Color is one of the most expressive elements in designing a room. Color adds visual appeal to home décor just as flowers can add interest to an open field.
To create a mood in a room, you need to add color. The two essential moods expressed in color are warm and cool. So now you may ask how color is expressed in temperature. Imagine a bright, sunny day and what colors come to your mind? Yellow, orange or possibly shades of red because these colors are associated with warmth and heat. Perhaps the opposite is true when you think of cool colors. A crisp white winter’s day or the splashing of blue ocean waves gives you the sense of feeling cooler.
All whites are not the same. White is cool by nature but by adding a little yellow, warm white is the result. The same principal would apply to blue. Blues vary dramatically when mixing it with other colors. Add yellow to blue and you have created a warmer mood of blue-green.
Earth tones, which are related to the warm-mood colors, are found in the deep rich browns of earth’s soil and the reddish-brown colors of Arizona’s painted deserts.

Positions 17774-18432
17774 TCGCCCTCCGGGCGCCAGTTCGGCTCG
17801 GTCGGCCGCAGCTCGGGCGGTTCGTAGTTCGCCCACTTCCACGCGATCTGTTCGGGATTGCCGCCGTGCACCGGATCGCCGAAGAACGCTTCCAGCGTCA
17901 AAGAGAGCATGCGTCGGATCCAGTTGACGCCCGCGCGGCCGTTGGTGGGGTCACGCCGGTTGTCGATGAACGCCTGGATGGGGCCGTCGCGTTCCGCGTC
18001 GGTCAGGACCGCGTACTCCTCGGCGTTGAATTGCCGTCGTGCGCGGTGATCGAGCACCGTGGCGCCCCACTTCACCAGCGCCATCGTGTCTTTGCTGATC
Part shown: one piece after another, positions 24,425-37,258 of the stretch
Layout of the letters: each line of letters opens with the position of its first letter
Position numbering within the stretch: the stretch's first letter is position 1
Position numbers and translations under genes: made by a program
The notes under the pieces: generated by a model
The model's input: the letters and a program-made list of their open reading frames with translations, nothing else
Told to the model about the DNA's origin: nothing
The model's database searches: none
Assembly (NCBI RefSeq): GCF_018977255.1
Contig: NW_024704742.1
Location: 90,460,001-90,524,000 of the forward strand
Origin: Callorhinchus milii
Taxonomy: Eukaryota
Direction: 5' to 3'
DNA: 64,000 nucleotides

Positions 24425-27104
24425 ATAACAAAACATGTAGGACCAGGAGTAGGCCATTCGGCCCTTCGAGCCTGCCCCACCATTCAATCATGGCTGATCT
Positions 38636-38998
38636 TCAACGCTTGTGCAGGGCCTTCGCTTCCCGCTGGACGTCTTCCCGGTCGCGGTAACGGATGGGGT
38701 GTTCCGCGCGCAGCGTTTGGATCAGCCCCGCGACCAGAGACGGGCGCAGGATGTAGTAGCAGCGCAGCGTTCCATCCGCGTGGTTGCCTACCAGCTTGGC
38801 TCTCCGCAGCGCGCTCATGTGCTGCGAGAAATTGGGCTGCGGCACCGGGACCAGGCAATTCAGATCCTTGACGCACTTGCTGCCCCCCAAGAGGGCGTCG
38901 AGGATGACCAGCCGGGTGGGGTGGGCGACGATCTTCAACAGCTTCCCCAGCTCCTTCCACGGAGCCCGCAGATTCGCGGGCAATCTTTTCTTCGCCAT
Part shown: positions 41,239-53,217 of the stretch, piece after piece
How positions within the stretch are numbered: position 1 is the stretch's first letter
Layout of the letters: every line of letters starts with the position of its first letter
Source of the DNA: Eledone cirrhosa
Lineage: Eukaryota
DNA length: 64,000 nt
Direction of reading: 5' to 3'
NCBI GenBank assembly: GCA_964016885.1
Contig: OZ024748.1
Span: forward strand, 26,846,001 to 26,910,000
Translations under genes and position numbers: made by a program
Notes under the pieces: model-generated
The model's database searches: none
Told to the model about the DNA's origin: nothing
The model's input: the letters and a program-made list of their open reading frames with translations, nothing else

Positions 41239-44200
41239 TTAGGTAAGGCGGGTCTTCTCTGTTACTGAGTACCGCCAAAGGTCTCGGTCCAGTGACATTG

A monochromatic color scheme uses variations of a single color.
By applying lighter tones with those of more intensity to walls and furnishings, you will create a monochromatic color scheme that is elegant and soothing.
Tints and Shades. By adding white or black to a color, you are changing its value. Tints contain white so they are cooler than their pure colors. It lightens the original color. Shades are produced by adding black or dark brown to a hue. To mute a color means to tone it down. Muting reduces the intensity of the hue. To do this, add its complementary aka secondary color to the mix. Green is the complementary color of red as it is directly opposite on the color wheel.
When you study the fine distinctions of color mixing, you will soon develop a keen color sense. Whatever your color mood is, have fun and experiment with color.